How to Optimize B2B Lead Form Pages for Better Results

After searching for “video management software” on Google, we stumbled upon—the website for Costar Video Systems. After reviewing their site, it became clear that Costar is primarily a B2B (business-to-business) seller of video management software, surveillance cameras, digital video recorders, and other similar security products.

The focal point of their site—the element they are trying to draw the shopper’s attention to—is undoubtedly their video management software, StarNet. This is what their StarNet page looks like:

Costar’s goal on this page is to get shoppers to download their software after filling a lead capture form. How can we improve the conversion rate on this page?

B2B sites are often filled with jargon and words that are unique to that specific business. On the StarNet page, Costar mentions in the features section that StarNet offers “video analytics reporting supported with use of a video analytics box (CRIA04).”

As marketers, we often make the assumption that shoppers will understand everything we say on our sites. This is a habit we need to kick. While some shoppers (and certainly return shoppers) will be familiar with what a video analytics box is, many others will not be, especially if this is their first time searching for security video solutions. To tackle this issue, we developed a concept for this page:

In our concept, we’ve made 3 key changes.

Change 1:

Let’s take a closer look at the features section:

Beside “video analytics box (CRIA04)”, we’ve added a tooltip. Once clicked, the following lightbox window will appear:

This lightbox window features a video from Costar’s YouTube channel that provides an in-depth explanation for the CRIA04 video analytics box. For shoppers who had no idea what a video analytics box was, they now know. This new information makes the product more compelling for them because now they have a better understand of how it works and what benefits it provides.

Change 2:

Another way B2B sites can improve conversions by helping shoppers visualize the product or service. Costar takes a baby step in this direction by including an image of their video management software interface on the StarNet page.

However, the image is small, which means it’s difficult to see all the details. To help shoppers visualize the product a bit easier, we’ve made the image clickable in our concept. Once clicked, a much larger version will appear in a lightbox window:

Now shoppers will really be able to see what the interface looks like and how it works.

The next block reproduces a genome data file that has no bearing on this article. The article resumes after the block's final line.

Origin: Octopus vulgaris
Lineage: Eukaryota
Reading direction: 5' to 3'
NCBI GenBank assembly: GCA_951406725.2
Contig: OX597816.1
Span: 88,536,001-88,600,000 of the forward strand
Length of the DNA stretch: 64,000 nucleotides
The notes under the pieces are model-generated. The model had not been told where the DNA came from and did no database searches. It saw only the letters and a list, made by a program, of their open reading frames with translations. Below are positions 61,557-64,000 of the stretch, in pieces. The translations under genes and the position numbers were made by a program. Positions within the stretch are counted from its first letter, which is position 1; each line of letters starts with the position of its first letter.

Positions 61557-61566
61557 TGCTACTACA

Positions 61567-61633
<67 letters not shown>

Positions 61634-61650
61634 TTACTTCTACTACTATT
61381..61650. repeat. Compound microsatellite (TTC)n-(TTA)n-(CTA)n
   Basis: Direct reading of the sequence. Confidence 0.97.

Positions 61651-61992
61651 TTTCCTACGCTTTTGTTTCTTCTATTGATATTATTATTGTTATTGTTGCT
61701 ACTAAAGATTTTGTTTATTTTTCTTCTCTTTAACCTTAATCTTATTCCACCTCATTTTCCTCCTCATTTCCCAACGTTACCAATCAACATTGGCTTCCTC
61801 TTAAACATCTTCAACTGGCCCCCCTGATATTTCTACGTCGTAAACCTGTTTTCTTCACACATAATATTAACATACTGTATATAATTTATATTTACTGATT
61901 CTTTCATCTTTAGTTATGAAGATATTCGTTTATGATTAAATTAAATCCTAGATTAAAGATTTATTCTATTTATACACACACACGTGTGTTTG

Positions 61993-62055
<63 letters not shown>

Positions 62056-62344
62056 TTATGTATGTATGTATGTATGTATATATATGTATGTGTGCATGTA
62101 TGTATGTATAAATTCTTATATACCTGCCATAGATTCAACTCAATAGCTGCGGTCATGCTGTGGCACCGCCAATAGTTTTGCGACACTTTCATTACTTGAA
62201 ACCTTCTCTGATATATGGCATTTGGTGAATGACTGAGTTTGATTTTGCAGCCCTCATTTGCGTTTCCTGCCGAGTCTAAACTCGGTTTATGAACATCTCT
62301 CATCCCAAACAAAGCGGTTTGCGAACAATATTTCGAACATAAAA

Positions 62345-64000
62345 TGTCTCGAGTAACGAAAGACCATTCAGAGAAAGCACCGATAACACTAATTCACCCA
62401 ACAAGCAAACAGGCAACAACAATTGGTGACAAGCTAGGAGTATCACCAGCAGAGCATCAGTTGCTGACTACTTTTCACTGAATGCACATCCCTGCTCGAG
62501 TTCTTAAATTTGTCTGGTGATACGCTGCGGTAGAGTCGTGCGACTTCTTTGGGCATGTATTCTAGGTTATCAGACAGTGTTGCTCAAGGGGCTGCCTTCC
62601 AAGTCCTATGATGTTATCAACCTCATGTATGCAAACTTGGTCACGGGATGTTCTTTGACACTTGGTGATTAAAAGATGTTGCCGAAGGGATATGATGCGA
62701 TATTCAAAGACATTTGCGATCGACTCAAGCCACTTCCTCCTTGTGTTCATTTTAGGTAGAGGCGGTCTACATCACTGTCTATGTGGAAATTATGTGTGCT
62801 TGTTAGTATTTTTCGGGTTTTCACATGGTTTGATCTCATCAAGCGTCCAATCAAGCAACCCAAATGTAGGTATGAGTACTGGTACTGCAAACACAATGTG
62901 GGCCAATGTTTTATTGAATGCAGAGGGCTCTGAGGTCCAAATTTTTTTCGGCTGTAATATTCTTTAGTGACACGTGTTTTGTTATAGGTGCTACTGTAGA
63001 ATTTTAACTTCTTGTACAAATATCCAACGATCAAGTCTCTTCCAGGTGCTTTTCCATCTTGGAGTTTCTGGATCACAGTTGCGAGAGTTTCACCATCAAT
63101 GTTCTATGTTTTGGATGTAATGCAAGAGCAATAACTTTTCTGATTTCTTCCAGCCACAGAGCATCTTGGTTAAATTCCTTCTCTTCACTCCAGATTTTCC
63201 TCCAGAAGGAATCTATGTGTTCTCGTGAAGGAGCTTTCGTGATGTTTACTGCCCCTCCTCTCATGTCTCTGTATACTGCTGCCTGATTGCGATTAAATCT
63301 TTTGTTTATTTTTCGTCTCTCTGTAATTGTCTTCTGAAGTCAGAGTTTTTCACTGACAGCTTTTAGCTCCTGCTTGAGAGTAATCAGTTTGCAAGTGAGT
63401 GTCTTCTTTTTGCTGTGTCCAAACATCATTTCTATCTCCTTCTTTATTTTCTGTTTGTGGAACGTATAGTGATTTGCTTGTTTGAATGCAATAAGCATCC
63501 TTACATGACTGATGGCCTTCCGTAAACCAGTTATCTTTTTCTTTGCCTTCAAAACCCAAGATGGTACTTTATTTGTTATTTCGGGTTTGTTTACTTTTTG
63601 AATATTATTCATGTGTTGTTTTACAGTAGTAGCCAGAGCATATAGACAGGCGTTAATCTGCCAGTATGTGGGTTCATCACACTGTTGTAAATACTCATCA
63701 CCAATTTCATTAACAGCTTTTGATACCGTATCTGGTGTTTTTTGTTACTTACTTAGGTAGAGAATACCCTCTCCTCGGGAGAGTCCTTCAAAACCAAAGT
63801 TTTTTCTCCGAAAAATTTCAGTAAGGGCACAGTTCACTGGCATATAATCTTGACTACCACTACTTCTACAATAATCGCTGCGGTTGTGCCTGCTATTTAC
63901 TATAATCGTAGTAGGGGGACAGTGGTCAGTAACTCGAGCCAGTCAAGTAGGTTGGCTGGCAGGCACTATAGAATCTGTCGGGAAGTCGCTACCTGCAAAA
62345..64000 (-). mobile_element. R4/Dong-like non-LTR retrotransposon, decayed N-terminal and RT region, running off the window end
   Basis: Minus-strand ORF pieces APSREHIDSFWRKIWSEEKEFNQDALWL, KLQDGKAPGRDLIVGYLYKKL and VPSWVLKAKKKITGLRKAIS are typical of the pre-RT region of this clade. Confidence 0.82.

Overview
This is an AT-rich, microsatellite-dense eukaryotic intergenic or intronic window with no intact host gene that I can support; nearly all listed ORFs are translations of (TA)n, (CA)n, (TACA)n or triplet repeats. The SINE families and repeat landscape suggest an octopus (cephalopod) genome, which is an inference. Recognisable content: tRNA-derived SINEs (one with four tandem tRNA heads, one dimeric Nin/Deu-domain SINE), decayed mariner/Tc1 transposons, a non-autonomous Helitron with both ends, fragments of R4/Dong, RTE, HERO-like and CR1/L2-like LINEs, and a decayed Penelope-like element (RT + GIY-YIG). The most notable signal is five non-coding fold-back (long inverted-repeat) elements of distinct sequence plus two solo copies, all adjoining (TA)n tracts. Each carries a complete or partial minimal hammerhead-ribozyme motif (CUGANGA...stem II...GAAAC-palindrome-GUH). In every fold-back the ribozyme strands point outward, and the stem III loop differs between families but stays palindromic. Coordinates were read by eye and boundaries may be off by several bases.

Change 3:

Lastly, we wanted to take advantage of something called the Zeigarnik Effect. In marketing, the Zeigarnik Effect is used to refer to the shopper’s better recollection of unfinished tasks instead of finished tasks. Shoppers want progress when they see something is incomplete.

In our concept, we’ve hidden the lead capture form by default:

Instead, the shopper is now required to click a button that says “DOWNLOAD NOW”. When they do, the full lead capture form will be revealed. Now that shoppers have begun the process of downloading the software, they will feel more obligated to fill out the form because it’s incomplete.

Another marketing practice you’ve likely seen that takes advantage of the Zeigarnik Effect is a progress bar. Progress bars serve as visual reminders that a task is incomplete, but nearing completion.

Each of these changes contributes to better conversion rates. Can you adopt any of them on your own site?

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Power of Visualization

Was searching for a journal on Amazon. Bleeding wasn’t even a criterion I was looking for but once I saw this image I was like, “That’s right, it’s important that the pages in the journal don’t bleed!”:


This marketer was able to inject a thought in my mind, and that changed my purchase behavior. Can a similar strategy be applied to your site?

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Unique Chat Prompt

Chat is an incredibly valuable tool. If your site has chat you know chat conversion rates are at least 2x site average. On the flip side, however, chat utilization is typically low. To boost usage some sites show a persistent floating chat prompt or pop open a chat message that says something like, “We can help you …”. These tactics are OK. But what does is great. When the user first lands they show an open chat prompt but the first thing presented to the visitor is their “How Squadhelp works” video:


This is clever because the video warms the user, and a warm visitor is much more likely to engage in chat.

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Graphs are Powerful

If you’re running a super efficient business (and ecommerce is way more efficient than traditional retail) then you’re offering shoppers excellent savings. But, if you don’t explain ‘how’ these savings are possible shoppers might associate low prices with poor quality. uses a simple visual technique to communicate the amazing savings they offer–

Saatva brings its luxurious mattresses to you for up to 70% off the price of comparable beds found in stores. As an online-only retailer, we eliminate the costs and waste associated with the traditional mattress market, including rent, commissions, inventory inefficiency, and utilities.

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